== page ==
Wednesday, September 27, 2006

Bernard Ebbers' Trail of Tears

You've got to hand it to Bernard Ebbers. It takes a certain strength of character to drive oneself through the prison gates when reporting for a life sentence. (Technically, Ebbers' securities fraud sentence is 25 years--21 or so with good behavior--but at 65 and with a heart condition, it might as well be life.) Ebbers, who had remained free on bail during his trial and appeal, was ordered to report to a Louisiana federal prison by 2 P.M. yesterday. This he accomplished in style, waking up in his Mississippi home and driving the 230 miles to FCI Oakdale in a late-model Mercedes. The vehicle--rented, I suspect, since Ebbers forfeited virtually all of his $45 million personal wealth--sent a clear message to his government-salaried prosecutors: you can take away my money, you can even take away my freedom, but you can't touch my class.

But, Lord, what must go through a man's mind as the dashboard clock and odometer tick away the last hours and miles of his freedom? What could Ebbers and his wife have talked about on the final journey of their marriage? Did they listen to the radio? Stop for gas? At a cheap motel? (There are no conjugal visits in federal prisons--imagine knowing that you're done with that for good.) And where would you go for lunch, the last restaurant meal of your existence? Could you make it through the Fixins Bar at Roy Rogers without losing your mind?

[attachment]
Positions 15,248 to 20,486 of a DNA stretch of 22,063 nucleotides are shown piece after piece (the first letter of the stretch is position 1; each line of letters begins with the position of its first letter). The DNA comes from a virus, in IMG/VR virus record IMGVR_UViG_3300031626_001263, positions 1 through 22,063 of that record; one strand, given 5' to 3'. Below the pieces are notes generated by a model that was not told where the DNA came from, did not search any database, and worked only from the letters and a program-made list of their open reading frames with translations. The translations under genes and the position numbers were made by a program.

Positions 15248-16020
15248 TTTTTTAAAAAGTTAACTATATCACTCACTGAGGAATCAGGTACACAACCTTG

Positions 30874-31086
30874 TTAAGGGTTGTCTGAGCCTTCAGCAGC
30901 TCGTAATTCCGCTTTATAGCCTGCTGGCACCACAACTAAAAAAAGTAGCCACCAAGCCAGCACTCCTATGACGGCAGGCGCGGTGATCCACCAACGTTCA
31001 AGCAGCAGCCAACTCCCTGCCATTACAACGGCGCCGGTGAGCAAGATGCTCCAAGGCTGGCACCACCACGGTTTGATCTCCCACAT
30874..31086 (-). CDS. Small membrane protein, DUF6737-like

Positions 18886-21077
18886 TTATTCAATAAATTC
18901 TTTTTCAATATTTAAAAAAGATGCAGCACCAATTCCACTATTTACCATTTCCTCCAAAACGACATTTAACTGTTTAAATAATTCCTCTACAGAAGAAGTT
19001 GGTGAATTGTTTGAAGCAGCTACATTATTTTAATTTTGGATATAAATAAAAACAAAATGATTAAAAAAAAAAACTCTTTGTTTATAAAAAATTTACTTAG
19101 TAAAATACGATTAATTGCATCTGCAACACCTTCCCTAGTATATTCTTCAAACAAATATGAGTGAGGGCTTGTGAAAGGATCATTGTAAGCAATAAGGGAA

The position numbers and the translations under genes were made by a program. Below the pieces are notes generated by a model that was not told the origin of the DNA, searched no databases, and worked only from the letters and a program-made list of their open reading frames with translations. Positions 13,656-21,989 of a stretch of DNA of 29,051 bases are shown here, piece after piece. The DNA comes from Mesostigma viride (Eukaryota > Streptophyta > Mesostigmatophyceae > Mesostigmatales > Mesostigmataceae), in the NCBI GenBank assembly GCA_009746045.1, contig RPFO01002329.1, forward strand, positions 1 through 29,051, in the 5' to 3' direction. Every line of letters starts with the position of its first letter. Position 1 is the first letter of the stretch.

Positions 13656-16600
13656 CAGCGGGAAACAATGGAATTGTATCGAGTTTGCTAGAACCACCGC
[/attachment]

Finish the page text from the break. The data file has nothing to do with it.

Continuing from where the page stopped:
And you just have to wonder how strong was the temptation to point the car South; flee across the border for another day, week, maybe years of freedom if he had planned it well enough. So what if they eventually caught him--what could they do, put him in prison?

Alternatively, why not follow Ken Lay's easy way out? A last dinner party with friends and family, prime rib garnished with 1500 mg of Seconol, and off to bed for the ultimate bail jump. Does a rational human being deliver himself up alive for a lifetime of bondage?

I have to say that the prospect of retirement, senescence, and death behind bars makes me almost sorry for Bernard Ebbers. But then I think of all those Worldcom pensioners whose post-65 plans didn't turn out as expected, either, and... not so much.

1 comment:

  1. Did you hear about the sentencing for Mr. E. Forbes Smiley, noted map thief?

    He only got 3.5 years in the federal pokey, because of his 'help' in locating some of the maps he stole.

    Oddly, he just can't seem to remember what happened to some of them, but the judge seemed to look kindly on his faulty memory.

    So clearly there's white collar prison and then there's white collar prison.


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